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Mountain bike forks(9 posts)

Mountain bike forksMasterTi
Jan 28, 2003 7:53 AM
Sorry for asking a mountain bike question on a road-bike forum, but I'm a died-in-the wool roadie who is fixing an old mountain bike for riding in the slushy roads of spring.

My mountain bike is old, and uses a 1" steel, non-suspension fork. Are there any suspension forks out there that can fit a 1" head-tubed frame? I know the standard has been 1 1/8" for some time now - it gives you an idea of the age of this frame!

Thanks in advance!
It may be difficult to find a new one...biknben
Jan 28, 2003 7:59 AM
You might find a budget fork made by one of the good manufacturers that will be 1" threaded but I seriously doubt it. I'd recommend you scan Ebay or the classifieds. You may also get lucky and find an LBS that has one they were never able to sell. Probably get it real cheap too. I'd call around.
Try Ebay or here is an RST for $45Alpedhuez55
Jan 28, 2003 12:15 PM
I would second ebay. You would be most likely to find something there.

RST makes a decent fork here is one with a threadles 1" steerer for $45

Good Luck,
Mike Y.
had the same problemterry b
Jan 28, 2003 8:00 AM
Was trying to do a cheap upgrade on my daughter's rigid MTB and found that Rock Shox makes a lower end fork with a 1" steerer. Can't recall the name, but it can be found on line if you search a bit. I think the Cambria site may have listed it, and possibly Speedgoat. It's not expensive, around $100.
Marzocchi '03 MX Comp *ONE INCH*2melow
Jan 28, 2003 8:18 AM
Are available through any retailer. Your dealer can order this fork directly through Marzocchi. Expect to pay ~$300.

If this is too much to spend, surfing Ebay is probably your best bet.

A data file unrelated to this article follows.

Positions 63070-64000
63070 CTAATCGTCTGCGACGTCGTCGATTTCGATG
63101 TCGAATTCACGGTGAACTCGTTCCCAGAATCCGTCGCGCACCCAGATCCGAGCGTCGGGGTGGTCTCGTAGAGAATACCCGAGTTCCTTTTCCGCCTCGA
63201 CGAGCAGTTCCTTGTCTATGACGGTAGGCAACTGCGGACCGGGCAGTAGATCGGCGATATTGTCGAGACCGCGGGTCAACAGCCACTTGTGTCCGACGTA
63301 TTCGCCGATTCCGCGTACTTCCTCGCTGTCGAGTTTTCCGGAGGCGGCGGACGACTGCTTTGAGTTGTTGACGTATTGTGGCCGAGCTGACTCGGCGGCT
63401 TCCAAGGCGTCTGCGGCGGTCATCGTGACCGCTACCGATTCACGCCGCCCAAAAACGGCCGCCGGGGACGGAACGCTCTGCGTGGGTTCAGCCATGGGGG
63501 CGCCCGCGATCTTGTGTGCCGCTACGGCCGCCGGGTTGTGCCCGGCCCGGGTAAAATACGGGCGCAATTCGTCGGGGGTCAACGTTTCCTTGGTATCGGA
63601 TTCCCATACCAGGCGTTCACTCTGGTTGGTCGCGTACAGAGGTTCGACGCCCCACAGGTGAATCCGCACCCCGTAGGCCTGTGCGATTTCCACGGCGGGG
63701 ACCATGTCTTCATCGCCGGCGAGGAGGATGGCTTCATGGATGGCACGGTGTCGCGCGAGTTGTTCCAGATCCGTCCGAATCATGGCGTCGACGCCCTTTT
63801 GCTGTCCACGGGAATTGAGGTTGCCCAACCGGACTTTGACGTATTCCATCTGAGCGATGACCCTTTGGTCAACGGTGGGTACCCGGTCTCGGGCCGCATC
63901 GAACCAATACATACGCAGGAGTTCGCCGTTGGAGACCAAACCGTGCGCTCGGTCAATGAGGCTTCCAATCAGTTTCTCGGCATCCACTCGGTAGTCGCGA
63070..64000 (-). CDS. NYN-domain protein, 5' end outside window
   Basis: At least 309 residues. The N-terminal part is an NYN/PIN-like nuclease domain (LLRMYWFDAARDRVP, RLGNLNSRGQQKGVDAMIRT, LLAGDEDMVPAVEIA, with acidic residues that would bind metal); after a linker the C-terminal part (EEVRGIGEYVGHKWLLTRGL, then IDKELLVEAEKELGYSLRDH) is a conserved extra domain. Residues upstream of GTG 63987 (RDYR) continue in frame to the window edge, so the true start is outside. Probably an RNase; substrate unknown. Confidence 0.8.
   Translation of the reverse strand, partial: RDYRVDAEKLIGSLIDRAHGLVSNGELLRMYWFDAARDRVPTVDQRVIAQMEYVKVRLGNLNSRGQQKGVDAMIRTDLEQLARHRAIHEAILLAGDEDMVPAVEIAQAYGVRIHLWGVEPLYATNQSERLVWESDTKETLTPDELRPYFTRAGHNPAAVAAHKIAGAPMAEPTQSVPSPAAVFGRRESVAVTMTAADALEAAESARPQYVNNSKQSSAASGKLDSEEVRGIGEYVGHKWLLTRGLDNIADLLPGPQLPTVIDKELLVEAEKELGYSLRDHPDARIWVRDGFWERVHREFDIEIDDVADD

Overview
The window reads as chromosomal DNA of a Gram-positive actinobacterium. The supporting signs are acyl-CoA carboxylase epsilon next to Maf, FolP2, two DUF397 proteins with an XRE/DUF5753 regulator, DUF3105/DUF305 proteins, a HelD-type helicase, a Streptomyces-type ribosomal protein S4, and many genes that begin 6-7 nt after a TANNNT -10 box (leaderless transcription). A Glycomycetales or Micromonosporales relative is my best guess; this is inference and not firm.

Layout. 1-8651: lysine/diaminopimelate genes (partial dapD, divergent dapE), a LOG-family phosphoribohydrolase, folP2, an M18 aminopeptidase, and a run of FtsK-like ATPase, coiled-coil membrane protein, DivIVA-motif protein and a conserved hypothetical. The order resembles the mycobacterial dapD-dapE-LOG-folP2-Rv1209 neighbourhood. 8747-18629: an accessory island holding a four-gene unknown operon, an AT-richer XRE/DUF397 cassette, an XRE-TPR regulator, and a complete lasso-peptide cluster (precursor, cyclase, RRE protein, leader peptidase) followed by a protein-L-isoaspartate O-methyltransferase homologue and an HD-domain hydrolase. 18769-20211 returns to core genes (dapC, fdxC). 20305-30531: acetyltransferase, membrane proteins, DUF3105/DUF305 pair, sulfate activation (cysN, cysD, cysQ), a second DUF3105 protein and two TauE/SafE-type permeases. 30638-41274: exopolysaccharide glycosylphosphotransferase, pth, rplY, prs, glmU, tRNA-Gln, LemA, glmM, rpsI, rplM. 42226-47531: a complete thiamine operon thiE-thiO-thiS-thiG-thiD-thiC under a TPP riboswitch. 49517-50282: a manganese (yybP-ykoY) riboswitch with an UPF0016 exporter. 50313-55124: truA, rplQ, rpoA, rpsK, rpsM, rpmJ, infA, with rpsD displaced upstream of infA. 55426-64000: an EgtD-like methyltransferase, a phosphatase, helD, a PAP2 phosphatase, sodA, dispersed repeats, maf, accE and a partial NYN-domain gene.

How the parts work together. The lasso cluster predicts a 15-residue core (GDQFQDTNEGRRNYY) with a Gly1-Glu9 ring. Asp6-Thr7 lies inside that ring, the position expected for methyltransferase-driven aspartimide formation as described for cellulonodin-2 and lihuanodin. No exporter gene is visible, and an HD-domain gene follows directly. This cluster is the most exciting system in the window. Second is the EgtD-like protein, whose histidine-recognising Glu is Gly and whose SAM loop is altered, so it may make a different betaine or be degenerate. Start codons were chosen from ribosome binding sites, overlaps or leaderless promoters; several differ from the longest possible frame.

RockShox Judy TTtxcross
Jan 28, 2003 8:49 AM
is available with a 1" steerer tube. Hopefully weight is not a concern, the Judy TT weights just over 5 pounds...
don't botherColnagoFE
Jan 28, 2003 8:51 AM
hardly any forks to choose from and the geometry might not accomodate a suspension fork. I have an old Panasonic steel MTB with a rigid fork that I just use as a beater now. Still going strong. For a little more than the price of a new fork you could be into a decent new hardtail. Or just bite the bullet and go FS. I ended up getting Fisher Sugar and love it.
Marzocchi, but it might not be worth itlaffeaux
Jan 28, 2003 10:05 AM
Any 80mm Marzocchi fork can be ordered with a 1" steerer tube. Furthermore you can then order a special spring kit to reduce the travel to 70mm. Assuming your bike is not too old it's most likely designed around a 63mm fork, and the change to 70mm is insignificant.

However, suspension forks open up a can of worms. Current forks do not come with cantilever hangers. So if you have cantilevers, you'll need to upgrade to v-brakes. Once you upgrade your brakes, you'll also need v-brake levers instead of canti levers (they pull different amounts of cable). If you have Shimano shifers, there's a good chance that your levers and shifters are integrated, which means new shifters as well. If you have a 7-speed bike, your choice in shifters is limited, or you can upgrade to 9 speeds, which means a new drivetrain and probably a new rear wheel. Also, if you have a threaded headset you'll need a new headset and stem.

In the end it really comes down to how much you like that bike. Adding a fork can easily cost more than buying a new bike.

The cheap alternative is too look on eBay for an older fork. However, fork technology has progressed rapidly and few older forks work as well as new ones.
Yup, think it through first.Spoke Wrench
Jan 28, 2003 11:27 AM
You can almost never change just one part on a bicycle. Much as I enjoy tinkering with older bikes, the fact is, most equipment upgrades don't make economic sense.